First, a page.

So the new school year started on March 2. As I only teach first graders, this means that I can just be incredibly lazy and repeat the lessons I have taught for the past few months. Well, except the Christmas one. So this week is the British lesson I gave before. The sing-a-longs of Yellow Submarine I have been doing have been, well, deafening in some instances. All the kids seem very excited, and excited about me - I got a standing ovation from one class. One also shouted 'I LOVE YOU' before running away giggling. As before, I've had to field the normal girlfriend and age questions, but have been honest about the latter this time. They seem shocked that I'm Korean age 23.
The new office I've got going on is taking a while to get used to. My new co-co-teacher is the Chinese teacher, so any problems I have are supposed to be now directed to her. I don't think I've ever used hand gestures as much in my life as I have in the past few days. Of the eight teachers in this office, only Mr. Kim and one other teacher speak English. I didn't realise that the other one, Mrs. Park, was an English teacher. Who I teach with. She came over to my desk just before I was going to teach a lesson and said, 'Are you ready?' Ready for what? 'For our lesson!' I just about managed to survive without letting her know that I had no clue that she was Mrs. Park. After what happened to me on the Friday I don't really remember the new teachers, unsurprisingly.
Most teachers have been telling me that I should have kept the braids. When they ask me why they went, I hold my nose and make a smelly gesture. Easier than explaining that I didn't feel it would be great for kids who are just starting at a new school to see the one non-Korean waltzing around with freaky hair and a cheesy grin. I can't do that with hand gestures.
I am getting into the swing of going to the gym straight from work. Other commitments mean I can't do it on Tuesdays - rather, I go sit in a coffee shop for half an hour and prepare. The guy is beginning to realise that I'm going to become something of a regular, so is giving me free food with my coffee. Love it.
The curbing of excess is not coming along as smoothly, however. Indeed, this week was part of a stretch where I ate in restaurants, normally accompanied with a few beers, for 6 days out of 7. This was April's final week so socialising was obviously high on her agenda. Monday was my third curry of the week - no honey naan though. Wednesday I went for dinner with Brenda and introduced her to the other Westerners in Siheung.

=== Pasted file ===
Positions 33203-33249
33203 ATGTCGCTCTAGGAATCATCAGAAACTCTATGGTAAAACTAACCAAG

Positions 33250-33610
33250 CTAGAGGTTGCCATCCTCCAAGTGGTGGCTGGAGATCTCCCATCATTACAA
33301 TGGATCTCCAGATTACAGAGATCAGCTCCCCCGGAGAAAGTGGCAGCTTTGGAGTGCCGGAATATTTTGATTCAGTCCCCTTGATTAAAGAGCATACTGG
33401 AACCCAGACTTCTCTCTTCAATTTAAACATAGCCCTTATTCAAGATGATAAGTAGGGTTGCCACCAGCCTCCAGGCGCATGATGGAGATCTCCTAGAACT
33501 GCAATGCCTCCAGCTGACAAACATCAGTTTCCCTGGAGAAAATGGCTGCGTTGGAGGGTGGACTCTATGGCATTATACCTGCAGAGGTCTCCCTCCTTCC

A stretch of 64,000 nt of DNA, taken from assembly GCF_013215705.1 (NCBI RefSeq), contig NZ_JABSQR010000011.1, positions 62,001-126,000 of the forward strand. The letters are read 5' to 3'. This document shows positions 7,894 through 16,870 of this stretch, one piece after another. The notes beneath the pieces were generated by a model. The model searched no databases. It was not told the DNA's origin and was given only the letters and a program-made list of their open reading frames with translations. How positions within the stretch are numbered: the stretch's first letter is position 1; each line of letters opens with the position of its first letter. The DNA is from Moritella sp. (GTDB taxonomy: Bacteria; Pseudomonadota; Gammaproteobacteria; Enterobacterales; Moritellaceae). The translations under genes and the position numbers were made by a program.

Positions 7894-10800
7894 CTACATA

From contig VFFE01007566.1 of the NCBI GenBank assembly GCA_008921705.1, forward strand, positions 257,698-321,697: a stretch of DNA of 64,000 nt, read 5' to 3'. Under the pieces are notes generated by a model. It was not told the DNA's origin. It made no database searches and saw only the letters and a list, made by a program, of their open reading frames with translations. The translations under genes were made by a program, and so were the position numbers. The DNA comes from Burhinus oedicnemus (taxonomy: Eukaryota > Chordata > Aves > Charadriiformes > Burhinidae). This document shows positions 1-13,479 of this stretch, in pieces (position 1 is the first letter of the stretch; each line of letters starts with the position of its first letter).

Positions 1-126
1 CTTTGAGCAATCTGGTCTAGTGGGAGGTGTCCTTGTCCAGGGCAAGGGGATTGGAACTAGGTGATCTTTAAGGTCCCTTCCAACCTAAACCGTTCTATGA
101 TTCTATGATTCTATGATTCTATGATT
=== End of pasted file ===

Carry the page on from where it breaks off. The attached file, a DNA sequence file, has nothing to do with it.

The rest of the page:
Tuesday was a new culinary experience. We had something called jjim dak. Like dak galbi, it's served in a giant dish in the middle. It is chicken, and cooked in a different way (the internet says it's 'braised', whatever that means). It comes in what seems like gravy, which has vegetables in it, and is laced with soy. It was really good, even though most of the chicken had gone as I was late in getting there. After that we went to Woodstock and all said our goodbyes to April. Great woman, will miss you!
People are beginning to leave with a greater degree of regularity now, which is a strange feeling. Dalyn also left this week, and the Saturday was Michelle's final big night on a weekend, as she was leaving the following Saturday morning. We stuck local, going to a bar called WITH, before ending up in a noraebang. The 50 Cent rap battle we had going on was truly epic. I had a shred of respect for the man now, after attempting to sing P.I.M.P. with Jon and then both of us realising that we had no clue what the verses were. He talks rather fast, that man Fiddy.
So for the second week running, the only daylight I saw on a Sunday was in the morning before going to bed. At least I didn't waltz home with face paint on this time. I made the amateurish error of turning off my alarm, so got woken up by a text at 6.30pm. Oh dear. At least I don't need to plan any lessons for next week!
Love you all